Serum 25-hydroxyvitamin D (25(OH)D) deficiency has been known to be associated with the risk and mortality of several cancers. However, the role of 25(OH)D in papillary thyroid cancer (PTC) remains controversial. This study aimed to investigate the association between 25(OH)D and clinicopathologic features of PTC.

Methods

Patients who underwent thyroidectomy were retrospectively reviewed. Serum 25(OH)D levels were measured within a week prior to surgery. The patients were categorized into four quartiles according to season-specific 25(OH)D levels. The association between 25(OH)D levels and clinicopathologic features of PTC was analyzed.

Results

A total of 2932 patients were enrolled in the study. The 25(OH)D levels were significantly higher in patients with lymph node metastasis (LNM; P < 0.001), lateral LNM (P < 0.001), and multifocal tumors (P < 0.001). Compared to the first quartile (Q1) of 25(OH)D level, the third quartile (Q3) and the fourth quartile (Q4) showed an unadjusted OR of 1.36 (95% CI: 1.09–1.69; P = 0.006) and 1.76 (95% CI: 1.42–2.19; P < 0.001) for LNM (P for trend < 0.001), respectively. An increased risk of multifocal tumors was strongly associated with high 25(OH)D concentration (P for trend <0.001). Similar results were obtained after adjusting for confounding factors.

Conclusion

High 25(OH)D levels are associated with aggressive features of PTC, such as lymph node metastasis and multifocality.

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Vanderlan O Batista Division of Psychiatry, Health Sciences Graduate Program, Federal University of Sergipe, Aracaju, Sergipe, Brazil

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Michael Kellner Department of Psychiatry and Psychotherapy, University Hospital Hamburg-Eppendorf, Hamburg, Germany and Technical University of Munich, Munich, Germany

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Roberto Salvatori Division of Endocrinology, Diabetes and Metabolism, Department of Medicine, The Johns Hopkins University School of Medicine, Baltimore, Maryland, USA

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Walter Lisboa Department of Psychology, Federal University of Sergipe, São Cristovão, Sergipe, Brazil

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André Faro Postgraduate Program in Psychology, Federal University of Sergipe, São Cristovão, Sergipe, Brazil

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Lucas B Santos Division of Endocrinology, Health Sciences Graduate Program, Federal University of Sergipe, Aracaju, Sergipe, Brazil

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Enaldo V Melo Statistics division, Health Sciences Graduate Program, Federal University of Sergipe, Aracaju, Sergipe, Brazil

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Alécia A Oliveira-Santos Division of Endocrinology, Health Sciences Graduate Program, Federal University of Sergipe, Aracaju, Sergipe, Brazil

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Carla R P Oliveira Division of Endocrinology, Health Sciences Graduate Program, Federal University of Sergipe, Aracaju, Sergipe, Brazil

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Viviane C Campos Division of Endocrinology, Health Sciences Graduate Program, Federal University of Sergipe, Aracaju, Sergipe, Brazil

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Cynthia S Barros-Oliveira Division of Endocrinology, Health Sciences Graduate Program, Federal University of Sergipe, Aracaju, Sergipe, Brazil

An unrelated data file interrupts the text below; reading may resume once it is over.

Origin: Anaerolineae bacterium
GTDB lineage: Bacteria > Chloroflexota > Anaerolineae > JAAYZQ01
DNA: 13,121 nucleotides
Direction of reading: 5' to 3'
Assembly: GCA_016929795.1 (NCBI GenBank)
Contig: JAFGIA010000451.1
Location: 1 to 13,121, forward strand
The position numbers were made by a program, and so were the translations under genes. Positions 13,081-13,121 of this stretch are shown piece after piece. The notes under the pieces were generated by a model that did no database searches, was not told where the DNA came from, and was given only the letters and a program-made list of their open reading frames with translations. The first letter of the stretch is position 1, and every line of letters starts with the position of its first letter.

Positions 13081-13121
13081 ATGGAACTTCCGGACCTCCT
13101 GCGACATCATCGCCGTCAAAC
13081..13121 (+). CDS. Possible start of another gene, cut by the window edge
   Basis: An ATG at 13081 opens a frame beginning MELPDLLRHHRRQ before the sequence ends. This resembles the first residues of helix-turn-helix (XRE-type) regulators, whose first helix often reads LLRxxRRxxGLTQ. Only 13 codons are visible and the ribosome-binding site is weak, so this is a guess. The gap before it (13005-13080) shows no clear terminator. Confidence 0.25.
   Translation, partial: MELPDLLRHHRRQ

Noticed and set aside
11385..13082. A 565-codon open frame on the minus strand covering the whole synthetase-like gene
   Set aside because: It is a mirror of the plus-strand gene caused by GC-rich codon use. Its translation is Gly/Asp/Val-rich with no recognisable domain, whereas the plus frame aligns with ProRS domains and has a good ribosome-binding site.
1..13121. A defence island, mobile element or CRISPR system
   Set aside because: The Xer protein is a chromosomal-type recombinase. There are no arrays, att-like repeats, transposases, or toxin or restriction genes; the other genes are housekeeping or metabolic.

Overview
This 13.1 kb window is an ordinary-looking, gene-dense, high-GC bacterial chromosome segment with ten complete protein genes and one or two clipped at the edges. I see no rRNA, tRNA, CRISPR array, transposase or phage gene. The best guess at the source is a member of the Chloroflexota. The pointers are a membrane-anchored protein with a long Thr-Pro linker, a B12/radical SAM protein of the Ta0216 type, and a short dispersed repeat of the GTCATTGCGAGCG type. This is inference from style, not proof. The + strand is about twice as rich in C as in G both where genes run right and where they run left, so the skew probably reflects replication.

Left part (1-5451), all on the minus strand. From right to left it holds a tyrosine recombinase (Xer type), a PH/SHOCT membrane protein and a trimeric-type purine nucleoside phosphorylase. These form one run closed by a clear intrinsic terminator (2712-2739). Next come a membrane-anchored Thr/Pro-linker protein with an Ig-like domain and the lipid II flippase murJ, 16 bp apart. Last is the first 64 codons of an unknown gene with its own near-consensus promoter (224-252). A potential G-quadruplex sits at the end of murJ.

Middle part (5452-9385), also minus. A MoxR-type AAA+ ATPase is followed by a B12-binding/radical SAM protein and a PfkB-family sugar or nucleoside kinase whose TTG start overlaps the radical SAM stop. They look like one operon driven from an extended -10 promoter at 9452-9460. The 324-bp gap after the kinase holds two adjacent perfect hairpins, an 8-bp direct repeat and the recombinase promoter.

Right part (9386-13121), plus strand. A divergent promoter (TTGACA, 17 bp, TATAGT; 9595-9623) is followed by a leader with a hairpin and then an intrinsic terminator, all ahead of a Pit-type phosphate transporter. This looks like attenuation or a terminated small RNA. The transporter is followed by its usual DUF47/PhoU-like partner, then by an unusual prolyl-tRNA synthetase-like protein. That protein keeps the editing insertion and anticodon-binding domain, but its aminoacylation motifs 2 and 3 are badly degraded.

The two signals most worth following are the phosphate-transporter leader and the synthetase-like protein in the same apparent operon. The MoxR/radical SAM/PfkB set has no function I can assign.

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Elenilde G Santos Division of Endocrinology, Health Sciences Graduate Program, Federal University of Sergipe, Aracaju, Sergipe, Brazil

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Nathalie O Santana Division of Endocrinology, Health Sciences Graduate Program, Federal University of Sergipe, Aracaju, Sergipe, Brazil

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Keila R Villar-Gouy Division of Endocrinology, Health Sciences Graduate Program, Federal University of Sergipe, Aracaju, Sergipe, Brazil

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Ângela C Leal Division of Endocrinology, Health Sciences Graduate Program, Federal University of Sergipe, Aracaju, Sergipe, Brazil

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Rivia S Amorim Division of Geriatrics, Health Sciences Graduate Program, Federal University of Sergipe, Aracaju, Sergipe, Brazil

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Davi A Oliveira Simões Division of Endocrinology, Health Sciences Graduate Program, Federal University of Sergipe, Aracaju, Sergipe, Brazil

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Manuel H Aguiar-Oliveira Division of Endocrinology, Health Sciences Graduate Program, Federal University of Sergipe, Aracaju, Sergipe, Brazil

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Individuals with untreated isolated GH deficiency (IGHD) due to a mutation in the GHRH receptor gene from Itabaianinha Brazil have increased insulin sensitivity, normal life expectancy, and an extended health span, i.e. the period of life free from disabilities. We hypothesize that their prolonged health span is accompanied by a delayed cognitive decline in senescence. To test this hypothesis, we have administered the Literacy-Independent Cognitive Assessment (LICA) to 15 IGHD individuals aged over 50 years and 15 controls matched by age, sex, years of education, and percentage of illiteracy. All individuals were negative for HIV and syphilis serology, and there were no differences in serum levels of folate, vitamin B12 and TSH between the two groups, while free T4 was higher in the IGHD group. IGHD subjects had a higher total LICA score than controls, 215 (22.7) vs 204.2 (18.1), without reaching statistical significance. Scores of memory, visuoconstruction, language and calculation were similar between the two groups, with better attention (9.5 (1.4) vs 8.3 (1.1), P = 0.01) and executive function (38.3 (4.8) vs 35.1 (2.5), P = 0.03) scores in IGHD. MANCOVA revealed that group (but no age) had a significant effect on the LICA variables (partial eta squared of 0.455, power of 0.812, P = 0.02). This effect is verified on attention (partial eta squared 0.216, power of 0.749, P = 0.01) and executive function (partial eta squared 0.154, power of 0.570, P = 0.03. In conclusion, IGHD in senescence is associated with similar total cognitive performance but better attention and executive function than controls.